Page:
5th Symposium on Fire and Forest Meteorology and the 2nd International Wildland Fire Ecology and Fire Management Congress

Tuesday, 18 November 2003: 4:00 PM
Assessment of burn severity in northern Arizona using Landsat ETM+ imagery and ground data
Allison E. Cocke, Northern Arizona University, Flagstaff, AZ; and P. Z. Fulé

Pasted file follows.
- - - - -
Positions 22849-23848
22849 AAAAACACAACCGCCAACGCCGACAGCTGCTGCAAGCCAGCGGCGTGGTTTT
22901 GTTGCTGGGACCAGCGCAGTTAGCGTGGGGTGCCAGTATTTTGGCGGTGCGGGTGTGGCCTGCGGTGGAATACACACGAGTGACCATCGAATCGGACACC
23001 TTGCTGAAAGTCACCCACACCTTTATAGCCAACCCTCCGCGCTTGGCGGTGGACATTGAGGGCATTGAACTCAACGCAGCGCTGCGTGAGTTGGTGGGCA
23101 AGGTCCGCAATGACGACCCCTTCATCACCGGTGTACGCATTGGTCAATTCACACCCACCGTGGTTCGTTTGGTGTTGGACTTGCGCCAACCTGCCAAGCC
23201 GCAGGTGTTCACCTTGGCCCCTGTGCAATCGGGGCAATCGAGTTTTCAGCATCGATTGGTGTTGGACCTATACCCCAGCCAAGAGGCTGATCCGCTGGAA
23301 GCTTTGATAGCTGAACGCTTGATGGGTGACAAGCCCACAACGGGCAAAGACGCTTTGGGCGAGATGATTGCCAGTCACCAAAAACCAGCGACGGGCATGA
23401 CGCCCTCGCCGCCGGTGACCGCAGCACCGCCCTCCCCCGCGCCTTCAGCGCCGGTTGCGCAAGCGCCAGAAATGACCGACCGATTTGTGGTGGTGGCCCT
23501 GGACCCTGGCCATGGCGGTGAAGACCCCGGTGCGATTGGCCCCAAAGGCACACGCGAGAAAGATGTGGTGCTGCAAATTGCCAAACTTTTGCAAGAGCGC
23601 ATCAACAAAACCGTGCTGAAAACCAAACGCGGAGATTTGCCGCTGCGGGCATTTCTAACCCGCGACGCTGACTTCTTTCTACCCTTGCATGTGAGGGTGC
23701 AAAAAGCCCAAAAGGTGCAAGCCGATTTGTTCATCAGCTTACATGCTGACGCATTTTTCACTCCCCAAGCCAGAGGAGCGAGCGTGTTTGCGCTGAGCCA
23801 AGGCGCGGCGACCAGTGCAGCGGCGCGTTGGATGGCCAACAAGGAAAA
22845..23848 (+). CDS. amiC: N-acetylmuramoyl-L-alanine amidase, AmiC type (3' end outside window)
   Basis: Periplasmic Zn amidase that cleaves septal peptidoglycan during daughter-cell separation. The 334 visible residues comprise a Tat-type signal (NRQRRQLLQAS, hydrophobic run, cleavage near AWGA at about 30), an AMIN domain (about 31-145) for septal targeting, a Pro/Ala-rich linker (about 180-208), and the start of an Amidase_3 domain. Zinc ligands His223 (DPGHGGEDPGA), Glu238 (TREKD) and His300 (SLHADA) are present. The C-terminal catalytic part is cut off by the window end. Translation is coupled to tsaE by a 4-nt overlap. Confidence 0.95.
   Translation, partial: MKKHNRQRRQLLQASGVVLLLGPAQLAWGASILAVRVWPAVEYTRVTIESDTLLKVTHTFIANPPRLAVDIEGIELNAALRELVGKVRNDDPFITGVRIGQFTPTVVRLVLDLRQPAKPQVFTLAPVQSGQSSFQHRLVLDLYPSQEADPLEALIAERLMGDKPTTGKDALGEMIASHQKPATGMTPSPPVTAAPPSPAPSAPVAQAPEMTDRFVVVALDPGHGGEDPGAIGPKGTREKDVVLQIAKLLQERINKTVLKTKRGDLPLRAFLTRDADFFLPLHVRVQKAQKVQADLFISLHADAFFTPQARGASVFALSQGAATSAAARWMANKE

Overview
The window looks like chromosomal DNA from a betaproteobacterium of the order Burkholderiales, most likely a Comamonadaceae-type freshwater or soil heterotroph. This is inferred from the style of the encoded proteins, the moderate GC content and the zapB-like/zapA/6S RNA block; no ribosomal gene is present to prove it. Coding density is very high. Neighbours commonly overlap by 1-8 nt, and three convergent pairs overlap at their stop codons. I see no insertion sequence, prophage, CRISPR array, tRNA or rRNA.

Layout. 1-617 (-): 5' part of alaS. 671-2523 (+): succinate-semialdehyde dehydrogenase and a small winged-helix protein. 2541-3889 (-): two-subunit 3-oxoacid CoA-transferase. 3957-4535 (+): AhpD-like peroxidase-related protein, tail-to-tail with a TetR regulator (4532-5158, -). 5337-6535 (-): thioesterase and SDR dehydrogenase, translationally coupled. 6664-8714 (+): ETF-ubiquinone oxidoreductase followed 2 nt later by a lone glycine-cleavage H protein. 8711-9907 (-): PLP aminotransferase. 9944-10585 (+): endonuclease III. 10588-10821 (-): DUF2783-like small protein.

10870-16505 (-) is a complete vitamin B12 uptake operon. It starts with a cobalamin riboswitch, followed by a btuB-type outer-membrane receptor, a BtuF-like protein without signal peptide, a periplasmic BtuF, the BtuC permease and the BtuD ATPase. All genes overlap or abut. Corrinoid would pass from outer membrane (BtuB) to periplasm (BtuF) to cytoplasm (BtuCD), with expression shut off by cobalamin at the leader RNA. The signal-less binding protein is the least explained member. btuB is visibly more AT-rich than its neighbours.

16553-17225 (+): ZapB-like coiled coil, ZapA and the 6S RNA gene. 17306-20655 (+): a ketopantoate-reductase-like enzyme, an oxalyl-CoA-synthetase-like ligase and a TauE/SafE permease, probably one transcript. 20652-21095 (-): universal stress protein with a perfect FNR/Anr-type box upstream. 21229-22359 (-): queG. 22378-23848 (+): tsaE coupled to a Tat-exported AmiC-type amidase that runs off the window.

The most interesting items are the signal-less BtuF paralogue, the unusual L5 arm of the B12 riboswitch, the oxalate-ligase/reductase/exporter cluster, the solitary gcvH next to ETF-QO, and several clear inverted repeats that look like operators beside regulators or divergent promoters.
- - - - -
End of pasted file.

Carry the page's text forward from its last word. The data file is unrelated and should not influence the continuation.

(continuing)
Fires spread heterogeneously across landscapes resulting in patches of varying burn severity levels. Burn severity, caused by changes in canopy cover, biomass, and moisture, can be detected and mapped using satellite data. The 2001 Leroux fire on the Coconino National Forest, Arizona was studied using existing pre-burn measurements on overstory, understory, and fuels in twenty-four 0.10 ha permanent plots. Following the fire, plots were re-measured. Landsat 7 ETM+ imagery and the Normalized Burn Ratio were used to map the fire into four severity levels immediately following the fire (July 2001) and one year after the fire (June 2002). Overall KHATs were 0.67 for the 2001 image and 0.62 for the 2002 image, showing that both were statistically better than random. However, there was no statistical difference between the 2001 burn map and the 2002 burn map. Individual burn severity classes were classified correctly 71-83% of the time in 2001, and 69-80% of the time in 2002. The most accurate classes were moderate severity and high severity in 2001 and 2002, respectively. Confusion was greatest between unburned and low severity classes. These errors occurred 7.6% of the time in 2001 and 10.9% of the time in 2002. Errors are attributed to abundant re-growth of vegetation in 2001 and extreme drought in 2002. We analyzed pre- and post-fire plot measurements according to their imagery classification. According to imagery classification, severely burned areas were predominantly P. ponderosa stands as calculated by density and basal area. Tree density and fuel accumulation also influenced severity levels. However, when post-fire plot mortality was summarized by severity levels as determined by the imagery, overall mortality was not greatest in severely burned areas. Therefore, mortality alone may not be a good indicator of burn severity level. This result led us to develop a more comprehensive definition of burn severity using all measurements on soils, fuels, understory, and other tree measurements such as char and scorch.

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